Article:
FRI 21 - 9 - 2018
 
Date: Sep 7, 2018
Source: The Daily Star
Yemen talks hang in balance as Houthis stall
GENEVA/ADEN: Scheduled peace talks in Geneva between Yemen’s government and Houthi rebels hung in the balance Thursday as the two sides traded ultimatums and a U.N. envoy scrambled to mediate.

The rebel delegation, still in Sanaa, insisted the U.N. meets three demands before it travels to Switzerland, prompting government representatives already in Geneva to give the Houthis a 24-hour deadline or threatening to leave.

U.N. envoy Martin Griffiths, who earlier said the planned meeting offered a “flickering signal of hope” for an end to the yearslong conflict, had to postpone the start of the talks.

“He continues to make efforts to overcome obstacles to allow the consultations to go forward,” his office said in a statement, adding that Griffiths remained “hopeful” the rebels would come.

The Geneva talks are meant to be the first since 2016, when 108 days of negotiations between the government of President Abed Rabbou Mansour Hadi and rebels failed to yield a deal.

The Houthis control the capital Sanaa and much of northern Yemen, while an Arab coalition which backs Hadi’s government controls the country’s airspace.

Led by Foreign Minister Khaled al-Yamani, a delegation of the Yemeni government arrived in Switzerland Wednesday.

But on what was meant to be the opening day of talks, the rebels issued an ultimatum from Sanaa, saying they would not join until the U.N. meets three conditions that it had already agreed to.

They want the transportation of wounded rebels to Oman for medical care, the repatriation of rebels who have already received treatment there, and a guarantee that the Houthi delegation will be allowed to return to Sanaa after the Geneva talks. The government delegation said Thursday it would wait only until midday Swiss time Friday.

“We have this scheduled meeting since two months ago ... Today we are alone,” delegation member Hamza al-Kamali told journalists in Geneva, and claimed the rebels clearly “don’t want peace.”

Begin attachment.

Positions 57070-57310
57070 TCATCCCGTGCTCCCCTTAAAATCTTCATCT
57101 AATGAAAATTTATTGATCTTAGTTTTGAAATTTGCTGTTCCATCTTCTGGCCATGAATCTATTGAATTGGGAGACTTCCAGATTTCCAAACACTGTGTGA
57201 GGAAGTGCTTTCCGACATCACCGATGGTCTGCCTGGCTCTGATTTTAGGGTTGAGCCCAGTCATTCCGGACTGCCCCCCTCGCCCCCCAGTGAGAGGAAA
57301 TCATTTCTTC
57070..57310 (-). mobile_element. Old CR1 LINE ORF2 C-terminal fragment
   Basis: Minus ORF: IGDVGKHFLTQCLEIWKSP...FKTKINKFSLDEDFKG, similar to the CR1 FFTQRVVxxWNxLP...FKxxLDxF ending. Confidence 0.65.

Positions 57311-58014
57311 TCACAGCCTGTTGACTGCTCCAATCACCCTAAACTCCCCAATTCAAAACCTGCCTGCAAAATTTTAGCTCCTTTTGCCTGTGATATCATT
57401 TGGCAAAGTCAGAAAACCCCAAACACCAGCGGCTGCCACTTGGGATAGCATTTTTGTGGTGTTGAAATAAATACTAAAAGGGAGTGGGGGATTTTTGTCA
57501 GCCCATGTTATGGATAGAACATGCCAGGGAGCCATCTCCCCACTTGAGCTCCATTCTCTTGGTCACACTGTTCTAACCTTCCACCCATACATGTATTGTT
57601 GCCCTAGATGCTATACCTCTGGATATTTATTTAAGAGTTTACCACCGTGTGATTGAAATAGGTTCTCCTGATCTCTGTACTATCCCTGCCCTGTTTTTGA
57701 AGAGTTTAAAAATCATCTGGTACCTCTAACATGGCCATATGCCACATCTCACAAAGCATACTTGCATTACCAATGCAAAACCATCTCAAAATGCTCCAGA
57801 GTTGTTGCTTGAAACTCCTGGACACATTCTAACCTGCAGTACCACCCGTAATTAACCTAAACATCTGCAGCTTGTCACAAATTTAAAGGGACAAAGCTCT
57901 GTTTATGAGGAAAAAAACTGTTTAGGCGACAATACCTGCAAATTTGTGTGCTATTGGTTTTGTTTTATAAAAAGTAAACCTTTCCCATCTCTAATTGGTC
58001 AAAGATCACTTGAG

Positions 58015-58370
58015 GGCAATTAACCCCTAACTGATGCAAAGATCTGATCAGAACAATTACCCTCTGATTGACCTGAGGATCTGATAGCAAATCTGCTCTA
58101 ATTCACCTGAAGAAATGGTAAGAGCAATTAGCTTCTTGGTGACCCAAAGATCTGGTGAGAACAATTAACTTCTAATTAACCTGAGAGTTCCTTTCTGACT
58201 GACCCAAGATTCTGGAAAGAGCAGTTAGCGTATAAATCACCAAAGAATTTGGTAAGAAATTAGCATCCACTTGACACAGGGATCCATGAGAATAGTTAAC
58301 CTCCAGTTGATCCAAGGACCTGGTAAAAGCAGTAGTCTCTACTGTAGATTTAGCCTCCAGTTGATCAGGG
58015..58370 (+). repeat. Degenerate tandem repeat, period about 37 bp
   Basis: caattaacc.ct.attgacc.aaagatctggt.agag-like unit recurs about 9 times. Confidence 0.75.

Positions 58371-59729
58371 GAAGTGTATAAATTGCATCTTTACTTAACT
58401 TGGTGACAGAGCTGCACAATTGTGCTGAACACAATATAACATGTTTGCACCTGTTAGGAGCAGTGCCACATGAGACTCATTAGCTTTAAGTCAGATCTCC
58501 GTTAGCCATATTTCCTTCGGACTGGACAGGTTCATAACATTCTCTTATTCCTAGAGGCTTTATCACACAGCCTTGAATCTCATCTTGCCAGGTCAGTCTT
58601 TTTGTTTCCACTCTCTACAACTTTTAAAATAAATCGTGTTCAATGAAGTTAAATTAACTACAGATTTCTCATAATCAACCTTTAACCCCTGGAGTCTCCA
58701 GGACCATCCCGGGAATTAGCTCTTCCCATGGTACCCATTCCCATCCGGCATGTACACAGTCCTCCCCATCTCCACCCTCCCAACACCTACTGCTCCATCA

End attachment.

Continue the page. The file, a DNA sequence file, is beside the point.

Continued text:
Clearance for a flight carrying rebel delegates and wounded was “issued three days ago,” he insisted.

“We want them to come, and we are pushing them to come,” Kamali said. However, “we will leave, if they don’t come ... in the next 24 hours.”

Griffiths, was “mindful of the challenges associated with bringing the parties together to Geneva, bearing in mind that they haven’t met for two years,” his office said in a statement. Thursday, an AFP journalist saw the envoy entering the Geneva hotel hosting the Yemen government delegation.

Griffiths had told journalists he would begin informal consultations with the government team while the rebels make their way to Switzerland.

If and when the two parties do eventually meet, he said, there would be no “formal negotiations,” merely exploratory talks on how best to get everyone around a negotiating table.

The U.N. Security Council this week urged both sides to “take a first step towards ending a conflict that has brought severe pain and humanitarian suffering to the Yemeni people.”

All previous attempts to resolve the Yemen war have failed.

Griffiths is the U.N.’s third Yemen envoy since 2014, when Houthis overran the capital and drove Hadi’s government into exile.

The following year, Saudi Arabia and its allies formed a powerful regional military coalition to back Hadi. The conflict has left nearly 10,000 people dead and pushed the Arab world’s most impoverished country to the brink of famine.

Thursday, the coalition acknowledged there may have been “collateral damage” from August 23 strikes the U.N. said killed 26 children south of the port of Hudaida.

Wednesday, Saudi Arabia shot down a ballistic missile fired by Houthi rebels, with shrapnel wounding 26 people including two children, the coalition said.

Separately, provincial governor Salmeen al-Bahseeni threatened Thursday to halt oil shipments from the southern Hadramawt region if the internationally recognized government doesn’t comply with demands of protesters against the deteriorating economic situation.

Hadramawt produces about 100,000 barrels per day, accounting for about half of Yemen’s total oil production. Southern Yemeni separatists backed by United Arab Emirates control most southern provinces, including Hadramawt, and have been at odds with Hadi.

South Yemen has been rocked by violent protests in the last two weeks after the Yemeni rial lost more than half its value against the U.S. dollar since the start of a civil war in 2015.

Bahseeni and other southern officials back the protesters and accuse Hadi’s government of mismanagement.


 
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